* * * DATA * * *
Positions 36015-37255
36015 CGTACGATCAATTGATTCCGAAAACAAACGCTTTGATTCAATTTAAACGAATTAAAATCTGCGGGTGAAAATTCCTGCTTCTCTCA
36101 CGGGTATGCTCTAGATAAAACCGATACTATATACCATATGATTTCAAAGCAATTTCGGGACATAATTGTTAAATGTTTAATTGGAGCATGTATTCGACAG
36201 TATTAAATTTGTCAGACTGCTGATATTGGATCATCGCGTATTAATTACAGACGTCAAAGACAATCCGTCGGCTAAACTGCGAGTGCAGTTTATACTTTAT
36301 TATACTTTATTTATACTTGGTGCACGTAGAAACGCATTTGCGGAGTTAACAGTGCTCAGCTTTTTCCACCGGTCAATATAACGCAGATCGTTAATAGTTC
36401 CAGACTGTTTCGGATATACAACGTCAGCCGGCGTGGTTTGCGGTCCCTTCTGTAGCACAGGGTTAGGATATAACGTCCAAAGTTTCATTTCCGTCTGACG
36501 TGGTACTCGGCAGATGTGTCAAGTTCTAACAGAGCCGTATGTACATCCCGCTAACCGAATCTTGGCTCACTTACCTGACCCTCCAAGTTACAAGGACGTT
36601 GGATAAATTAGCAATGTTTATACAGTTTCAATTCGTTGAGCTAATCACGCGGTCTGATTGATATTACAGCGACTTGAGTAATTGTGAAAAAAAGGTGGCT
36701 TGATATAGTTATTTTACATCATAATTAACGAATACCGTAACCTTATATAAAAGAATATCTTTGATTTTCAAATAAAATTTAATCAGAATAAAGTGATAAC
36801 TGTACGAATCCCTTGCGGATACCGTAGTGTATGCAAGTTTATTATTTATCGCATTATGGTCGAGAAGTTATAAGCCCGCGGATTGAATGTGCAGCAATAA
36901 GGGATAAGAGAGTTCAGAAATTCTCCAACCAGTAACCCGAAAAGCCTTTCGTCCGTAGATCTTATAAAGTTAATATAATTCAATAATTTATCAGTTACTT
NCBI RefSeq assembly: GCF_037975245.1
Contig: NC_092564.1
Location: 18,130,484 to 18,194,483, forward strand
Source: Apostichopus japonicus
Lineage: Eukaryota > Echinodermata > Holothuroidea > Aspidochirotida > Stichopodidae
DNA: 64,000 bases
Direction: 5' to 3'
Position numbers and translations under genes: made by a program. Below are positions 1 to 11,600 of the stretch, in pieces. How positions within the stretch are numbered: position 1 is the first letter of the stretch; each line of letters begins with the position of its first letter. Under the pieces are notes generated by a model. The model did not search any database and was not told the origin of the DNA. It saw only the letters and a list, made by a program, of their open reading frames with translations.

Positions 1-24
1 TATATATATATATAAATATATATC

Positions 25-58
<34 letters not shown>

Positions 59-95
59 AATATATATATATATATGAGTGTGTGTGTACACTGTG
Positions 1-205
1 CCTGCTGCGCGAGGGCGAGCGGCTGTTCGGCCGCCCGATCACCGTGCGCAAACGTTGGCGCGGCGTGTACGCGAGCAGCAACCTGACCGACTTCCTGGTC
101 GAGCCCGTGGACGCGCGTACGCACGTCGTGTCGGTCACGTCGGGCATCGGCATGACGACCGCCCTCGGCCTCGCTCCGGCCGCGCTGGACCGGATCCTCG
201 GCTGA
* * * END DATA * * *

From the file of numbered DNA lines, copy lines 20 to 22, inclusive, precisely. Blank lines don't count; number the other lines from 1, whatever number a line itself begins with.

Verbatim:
Positions 1-24
1 TATATATATATATAAATATATATC

Positions 25-58